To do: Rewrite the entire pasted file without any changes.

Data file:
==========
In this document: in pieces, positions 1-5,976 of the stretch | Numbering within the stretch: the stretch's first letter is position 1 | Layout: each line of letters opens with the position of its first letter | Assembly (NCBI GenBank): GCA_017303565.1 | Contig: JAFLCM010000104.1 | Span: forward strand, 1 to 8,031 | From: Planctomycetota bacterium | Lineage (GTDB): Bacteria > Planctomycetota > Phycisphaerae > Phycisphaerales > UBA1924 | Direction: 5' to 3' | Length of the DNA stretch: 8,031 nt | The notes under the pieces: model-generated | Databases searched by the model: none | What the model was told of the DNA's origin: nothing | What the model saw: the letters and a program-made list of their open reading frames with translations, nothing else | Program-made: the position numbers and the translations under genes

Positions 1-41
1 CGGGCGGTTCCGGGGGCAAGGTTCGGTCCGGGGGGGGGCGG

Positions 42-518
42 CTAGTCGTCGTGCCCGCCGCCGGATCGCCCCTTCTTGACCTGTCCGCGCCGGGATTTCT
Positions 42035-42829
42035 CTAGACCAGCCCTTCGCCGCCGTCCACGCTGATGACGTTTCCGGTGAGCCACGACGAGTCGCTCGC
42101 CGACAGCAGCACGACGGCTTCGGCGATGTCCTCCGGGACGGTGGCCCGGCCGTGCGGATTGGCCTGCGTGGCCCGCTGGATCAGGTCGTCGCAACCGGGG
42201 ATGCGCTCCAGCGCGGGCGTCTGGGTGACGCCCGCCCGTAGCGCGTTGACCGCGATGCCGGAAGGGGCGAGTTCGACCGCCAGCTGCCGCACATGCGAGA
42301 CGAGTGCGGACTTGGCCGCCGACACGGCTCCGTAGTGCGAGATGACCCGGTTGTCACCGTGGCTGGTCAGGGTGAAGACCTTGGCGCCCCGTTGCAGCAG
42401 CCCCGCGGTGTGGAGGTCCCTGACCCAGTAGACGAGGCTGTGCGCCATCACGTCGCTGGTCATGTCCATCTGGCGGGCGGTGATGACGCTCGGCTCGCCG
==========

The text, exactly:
In this document: in pieces, positions 1-5,976 of the stretch | Numbering within the stretch: the stretch's first letter is position 1 | Layout: each line of letters opens with the position of its first letter | Assembly (NCBI GenBank): GCA_017303565.1 | Contig: JAFLCM010000104.1 | Span: forward strand, 1 to 8,031 | From: Planctomycetota bacterium | Lineage (GTDB): Bacteria > Planctomycetota > Phycisphaerae > Phycisphaerales > UBA1924 | Direction: 5' to 3' | Length of the DNA stretch: 8,031 nt | The notes under the pieces: model-generated | Databases searched by the model: none | What the model was told of the DNA's origin: nothing | What the model saw: the letters and a program-made list of their open reading frames with translations, nothing else | Program-made: the position numbers and the translations under genes

Positions 1-41
1 CGGGCGGTTCCGGGGGCAAGGTTCGGTCCGGGGGGGGGCGG

Positions 42-518
42 CTAGTCGTCGTGCCCGCCGCCGGATCGCCCCTTCTTGACCTGTCCGCGCCGGGATTTCT
Positions 42035-42829
42035 CTAGACCAGCCCTTCGCCGCCGTCCACGCTGATGACGTTTCCGGTGAGCCACGACGAGTCGCTCGC
42101 CGACAGCAGCACGACGGCTTCGGCGATGTCCTCCGGGACGGTGGCCCGGCCGTGCGGATTGGCCTGCGTGGCCCGCTGGATCAGGTCGTCGCAACCGGGG
42201 ATGCGCTCCAGCGCGGGCGTCTGGGTGACGCCCGCCCGTAGCGCGTTGACCGCGATGCCGGAAGGGGCGAGTTCGACCGCCAGCTGCCGCACATGCGAGA
42301 CGAGTGCGGACTTGGCCGCCGACACGGCTCCGTAGTGCGAGATGACCCGGTTGTCACCGTGGCTGGTCAGGGTGAAGACCTTGGCGCCCCGTTGCAGCAG
42401 CCCCGCGGTGTGGAGGTCCCTGACCCAGTAGACGAGGCTGTGCGCCATCACGTCGCTGGTCATGTCCATCTGGCGGGCGGTGATGACGCTCGGCTCGCCG